I attended a sexually segregated event in the student union at a previous place of work in the not too distant past. Avoiding confrontation, my friend and I slunk to the back and dragged chairs to straddle the mid line between men and women. A pitiful gesture. Then as a bombastic cleric began to yell from the front we realised it was a scheduling error on the part of the student union – we were at a religious event by mistake, so we left. I often wish I had protested the ignominy of sexual segregation on a university campus. The chaplain of the time was there. He seemed unbothered.

If you encounter sexual segregation on your campus, chances are it’s against the university’s policies protecting staff, students and visitors against discrimination. So:

  1. Contact the organisers to verify what their policy is. It may be a misunderstanding. But if not, then proceed.
  2. Pinpoint the institutional policy to the effect that religious belief does not justify discriminatory behaviour. If your institution doesn’t have such policy, then lobby for it.
  3. Contact institutional senior management and copy in the people responsible for public or media relations. Insist that the organisers are obliged to make it clear that people can sit wherever they like regardless of sex or any other protected characteristic.
  4. Encourage any speakers or panellists to put pressure on the organisers to desegregate. Ask them to consider boycotting the event unless they have guarantees..
  5. If that fails, obtain a reliable eyewitness account.
  6. If you don’t get a prompt and decisive response, use social media. Ideally amplify your concerns by contacting a celebrated secularist, feminist or other principled public figure – if nobody else already has – and make an indignant scene.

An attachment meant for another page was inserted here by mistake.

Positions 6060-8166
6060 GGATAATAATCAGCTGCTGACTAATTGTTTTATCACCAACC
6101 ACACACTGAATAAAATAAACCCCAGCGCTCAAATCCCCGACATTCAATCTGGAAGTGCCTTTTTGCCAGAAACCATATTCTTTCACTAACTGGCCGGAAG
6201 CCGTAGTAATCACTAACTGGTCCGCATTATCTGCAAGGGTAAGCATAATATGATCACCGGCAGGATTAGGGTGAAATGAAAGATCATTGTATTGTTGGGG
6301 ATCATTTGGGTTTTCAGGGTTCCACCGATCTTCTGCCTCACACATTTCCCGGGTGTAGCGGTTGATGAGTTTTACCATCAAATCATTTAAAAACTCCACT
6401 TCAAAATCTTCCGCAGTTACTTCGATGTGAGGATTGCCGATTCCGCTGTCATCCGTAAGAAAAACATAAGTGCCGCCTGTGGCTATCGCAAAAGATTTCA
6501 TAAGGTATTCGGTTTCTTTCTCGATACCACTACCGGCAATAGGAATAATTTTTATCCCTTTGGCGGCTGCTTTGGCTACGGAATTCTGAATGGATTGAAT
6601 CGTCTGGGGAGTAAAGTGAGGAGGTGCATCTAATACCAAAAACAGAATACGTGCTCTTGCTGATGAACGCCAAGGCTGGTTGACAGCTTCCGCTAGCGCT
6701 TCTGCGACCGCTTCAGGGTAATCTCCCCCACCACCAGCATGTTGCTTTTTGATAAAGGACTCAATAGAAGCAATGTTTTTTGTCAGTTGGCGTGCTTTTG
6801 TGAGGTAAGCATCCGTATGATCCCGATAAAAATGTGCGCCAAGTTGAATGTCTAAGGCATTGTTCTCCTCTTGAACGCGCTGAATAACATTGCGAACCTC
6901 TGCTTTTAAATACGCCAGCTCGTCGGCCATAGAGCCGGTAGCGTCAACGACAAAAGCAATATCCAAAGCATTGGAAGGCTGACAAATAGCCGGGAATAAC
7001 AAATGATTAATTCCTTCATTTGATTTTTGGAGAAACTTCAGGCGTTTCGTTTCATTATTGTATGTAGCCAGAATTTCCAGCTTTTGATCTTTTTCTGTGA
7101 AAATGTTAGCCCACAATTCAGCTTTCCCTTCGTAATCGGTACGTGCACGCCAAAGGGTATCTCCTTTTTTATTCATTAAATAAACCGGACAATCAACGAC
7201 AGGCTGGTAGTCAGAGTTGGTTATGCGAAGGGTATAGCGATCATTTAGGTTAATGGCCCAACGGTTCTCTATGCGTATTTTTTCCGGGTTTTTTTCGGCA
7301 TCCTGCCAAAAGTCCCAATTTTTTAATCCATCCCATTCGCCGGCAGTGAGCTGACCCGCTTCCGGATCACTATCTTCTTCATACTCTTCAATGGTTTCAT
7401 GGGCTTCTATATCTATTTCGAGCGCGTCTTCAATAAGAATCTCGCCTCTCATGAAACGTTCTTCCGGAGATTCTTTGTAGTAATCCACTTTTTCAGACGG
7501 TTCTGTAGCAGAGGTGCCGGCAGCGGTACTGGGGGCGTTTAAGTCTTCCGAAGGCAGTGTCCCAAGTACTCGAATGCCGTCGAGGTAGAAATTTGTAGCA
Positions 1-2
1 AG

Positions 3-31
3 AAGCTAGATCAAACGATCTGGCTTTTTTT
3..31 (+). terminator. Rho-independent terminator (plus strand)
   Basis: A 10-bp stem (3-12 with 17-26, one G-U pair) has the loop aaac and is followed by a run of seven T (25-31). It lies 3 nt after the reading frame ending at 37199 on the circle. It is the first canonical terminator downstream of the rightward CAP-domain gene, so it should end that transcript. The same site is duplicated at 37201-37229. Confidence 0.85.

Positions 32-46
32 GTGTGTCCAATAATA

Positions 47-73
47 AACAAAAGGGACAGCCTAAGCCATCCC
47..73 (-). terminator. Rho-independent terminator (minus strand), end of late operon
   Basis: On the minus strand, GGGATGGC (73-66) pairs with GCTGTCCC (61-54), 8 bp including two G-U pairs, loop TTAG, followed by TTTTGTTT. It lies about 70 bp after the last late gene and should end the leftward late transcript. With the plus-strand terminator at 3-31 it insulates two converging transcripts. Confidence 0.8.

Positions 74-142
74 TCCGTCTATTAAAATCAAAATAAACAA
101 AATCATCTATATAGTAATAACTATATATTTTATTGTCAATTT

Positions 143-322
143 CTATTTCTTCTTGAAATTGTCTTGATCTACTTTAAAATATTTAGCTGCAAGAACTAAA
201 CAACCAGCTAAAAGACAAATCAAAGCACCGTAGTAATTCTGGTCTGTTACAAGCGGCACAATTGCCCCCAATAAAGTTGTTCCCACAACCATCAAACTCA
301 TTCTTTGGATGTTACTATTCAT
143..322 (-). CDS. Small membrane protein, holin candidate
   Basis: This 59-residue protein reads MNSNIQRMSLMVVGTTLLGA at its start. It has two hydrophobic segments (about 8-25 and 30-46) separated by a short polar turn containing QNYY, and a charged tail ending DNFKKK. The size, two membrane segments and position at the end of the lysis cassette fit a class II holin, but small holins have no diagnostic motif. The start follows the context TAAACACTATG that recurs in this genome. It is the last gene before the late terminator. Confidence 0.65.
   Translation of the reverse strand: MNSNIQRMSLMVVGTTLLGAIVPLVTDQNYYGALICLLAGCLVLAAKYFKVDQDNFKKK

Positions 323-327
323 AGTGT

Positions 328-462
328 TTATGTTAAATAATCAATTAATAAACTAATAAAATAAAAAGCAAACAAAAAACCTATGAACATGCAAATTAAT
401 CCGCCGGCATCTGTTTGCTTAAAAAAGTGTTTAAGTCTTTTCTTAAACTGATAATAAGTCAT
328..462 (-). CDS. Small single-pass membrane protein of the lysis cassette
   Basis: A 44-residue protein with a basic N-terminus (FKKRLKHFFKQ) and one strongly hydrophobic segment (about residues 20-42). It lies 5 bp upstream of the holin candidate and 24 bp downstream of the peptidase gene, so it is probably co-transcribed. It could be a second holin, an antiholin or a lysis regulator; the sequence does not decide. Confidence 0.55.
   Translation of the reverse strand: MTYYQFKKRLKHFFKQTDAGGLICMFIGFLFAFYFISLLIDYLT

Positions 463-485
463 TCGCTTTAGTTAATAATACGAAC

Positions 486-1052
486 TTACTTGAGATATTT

7. Hold the institution to account – they should ultimately appreciate this anti-discriminatory counter-pressure. Particularly if they have form.

I firmly believe that campuses should be secular spaces – not atheist, but secular. Not without rooms where worship can happen, but secular. I strongly object to the view that male-female proxmity constitutes sexual harassment on the one hand or enticement on the other. I reject the ‘three sections’ approach because it makes default of segregation and normalises segregation – we want to normalise mingling, exchange and diversity across society’s boundaries, and de-emphasise the role of sex in academic spaces. I will oppose any such elevation and institutionalisation of sex as a division between one human being and another.

Women bishops versus church and state

Next time somebody tries to tell you that this country has separated church from state you could cite this response to the e-petition – still open and in need of signatures – No women bishops, no automatic seats in the House of Lords. My emphases:

Dear [Flesh],

The e-petition ‘No women Bishops, no automatic seats in the House of Lords’ signed by you recently reached 10,519 signatures and a response has been made to it.